This Comment focuses on the need for statutory change in order to address the policy concerns of family unity and to protect asylee children. Part I looks at how the current state of immigration law stands in relation to derivative asylum claims. Part II examines how courts have interpreted current asylum law and the inconsistency and shortcomings of such judicial interpretations. Part III examines policy concerns associated with the child-parent derivative asylum issue, specifically family unity and practical child protection. Finally, Part IV makes two recommendations: 1) legislative change to current asylum law to allow derivative relief for parents of asylee children, and 2) a request for affirmative guidance from the Board of Immigration Appeals (BIA) on asylum eligibility standards for parents of U.S. citizen and LPR children who fear persecution in their parents' home country.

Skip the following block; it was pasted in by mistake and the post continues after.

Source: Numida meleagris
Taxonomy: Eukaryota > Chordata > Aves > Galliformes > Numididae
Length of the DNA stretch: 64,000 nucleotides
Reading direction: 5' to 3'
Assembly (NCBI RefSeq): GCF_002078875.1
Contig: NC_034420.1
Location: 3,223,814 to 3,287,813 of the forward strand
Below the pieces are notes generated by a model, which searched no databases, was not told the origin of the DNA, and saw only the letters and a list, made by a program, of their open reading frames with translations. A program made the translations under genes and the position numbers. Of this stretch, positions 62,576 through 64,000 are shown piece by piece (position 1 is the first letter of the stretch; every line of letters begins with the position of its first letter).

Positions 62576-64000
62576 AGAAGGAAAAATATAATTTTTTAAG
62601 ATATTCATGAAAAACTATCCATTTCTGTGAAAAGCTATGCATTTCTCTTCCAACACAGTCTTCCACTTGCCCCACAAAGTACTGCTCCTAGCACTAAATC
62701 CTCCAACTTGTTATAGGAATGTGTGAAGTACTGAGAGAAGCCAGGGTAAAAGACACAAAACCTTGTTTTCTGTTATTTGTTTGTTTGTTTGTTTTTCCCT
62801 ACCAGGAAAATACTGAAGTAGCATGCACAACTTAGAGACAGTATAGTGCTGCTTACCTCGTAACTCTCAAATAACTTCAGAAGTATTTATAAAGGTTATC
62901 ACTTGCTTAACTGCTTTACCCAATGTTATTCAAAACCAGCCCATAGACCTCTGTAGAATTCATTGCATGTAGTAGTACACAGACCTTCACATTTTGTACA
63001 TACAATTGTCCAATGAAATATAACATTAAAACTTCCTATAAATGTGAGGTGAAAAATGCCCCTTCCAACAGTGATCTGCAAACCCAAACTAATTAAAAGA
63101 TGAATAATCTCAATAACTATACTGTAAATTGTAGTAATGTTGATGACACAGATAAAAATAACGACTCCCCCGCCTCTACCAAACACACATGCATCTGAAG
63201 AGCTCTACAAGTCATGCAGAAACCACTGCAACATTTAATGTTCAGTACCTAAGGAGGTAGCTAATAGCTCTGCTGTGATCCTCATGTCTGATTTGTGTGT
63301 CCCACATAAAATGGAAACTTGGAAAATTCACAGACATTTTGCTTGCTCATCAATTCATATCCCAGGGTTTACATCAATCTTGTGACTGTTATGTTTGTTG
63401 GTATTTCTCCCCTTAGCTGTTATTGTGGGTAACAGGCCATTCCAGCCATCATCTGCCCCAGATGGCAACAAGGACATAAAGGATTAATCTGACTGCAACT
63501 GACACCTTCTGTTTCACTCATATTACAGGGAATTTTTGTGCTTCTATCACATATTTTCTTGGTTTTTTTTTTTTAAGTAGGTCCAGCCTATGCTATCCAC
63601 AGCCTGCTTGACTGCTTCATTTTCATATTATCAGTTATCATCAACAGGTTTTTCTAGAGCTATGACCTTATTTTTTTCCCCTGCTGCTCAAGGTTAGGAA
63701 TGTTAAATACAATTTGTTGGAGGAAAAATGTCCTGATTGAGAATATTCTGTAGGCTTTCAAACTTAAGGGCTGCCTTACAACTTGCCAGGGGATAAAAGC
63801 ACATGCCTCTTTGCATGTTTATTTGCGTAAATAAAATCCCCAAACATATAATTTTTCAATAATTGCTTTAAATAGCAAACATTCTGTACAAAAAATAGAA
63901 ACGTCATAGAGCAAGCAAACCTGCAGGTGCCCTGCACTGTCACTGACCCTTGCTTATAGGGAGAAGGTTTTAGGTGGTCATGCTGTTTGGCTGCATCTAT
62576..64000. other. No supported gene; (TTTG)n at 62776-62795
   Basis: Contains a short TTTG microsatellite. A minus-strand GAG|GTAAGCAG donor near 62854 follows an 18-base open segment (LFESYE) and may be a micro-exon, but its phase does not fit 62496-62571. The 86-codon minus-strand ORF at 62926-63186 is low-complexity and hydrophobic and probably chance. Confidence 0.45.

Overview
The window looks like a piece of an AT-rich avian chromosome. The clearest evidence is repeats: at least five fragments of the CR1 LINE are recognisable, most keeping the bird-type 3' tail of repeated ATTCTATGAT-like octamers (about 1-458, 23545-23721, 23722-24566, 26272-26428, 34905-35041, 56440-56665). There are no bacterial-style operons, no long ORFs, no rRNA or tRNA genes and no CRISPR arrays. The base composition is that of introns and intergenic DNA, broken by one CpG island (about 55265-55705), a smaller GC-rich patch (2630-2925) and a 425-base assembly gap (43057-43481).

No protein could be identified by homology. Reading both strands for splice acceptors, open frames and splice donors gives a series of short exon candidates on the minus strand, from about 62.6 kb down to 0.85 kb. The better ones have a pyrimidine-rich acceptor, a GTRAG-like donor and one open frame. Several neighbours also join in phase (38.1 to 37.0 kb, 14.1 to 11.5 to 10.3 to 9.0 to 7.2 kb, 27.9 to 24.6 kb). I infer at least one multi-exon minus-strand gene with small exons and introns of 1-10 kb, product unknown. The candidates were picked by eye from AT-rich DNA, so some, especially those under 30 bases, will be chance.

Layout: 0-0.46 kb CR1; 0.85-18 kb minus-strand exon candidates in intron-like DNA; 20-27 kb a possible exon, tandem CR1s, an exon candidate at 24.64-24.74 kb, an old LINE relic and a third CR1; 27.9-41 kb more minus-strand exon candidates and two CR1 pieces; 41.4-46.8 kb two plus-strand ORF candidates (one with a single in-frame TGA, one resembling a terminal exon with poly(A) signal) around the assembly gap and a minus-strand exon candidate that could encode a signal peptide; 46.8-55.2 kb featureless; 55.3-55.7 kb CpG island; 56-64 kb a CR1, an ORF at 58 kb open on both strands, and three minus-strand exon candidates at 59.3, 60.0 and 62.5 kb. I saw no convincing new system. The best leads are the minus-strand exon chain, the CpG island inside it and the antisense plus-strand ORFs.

Lisete M. Melo,
When Children Suffer: The Failure of U.S. Immigration Law to Provide Practical Protection For Persecuted Children, 40 Golden Gate U. L. Rev.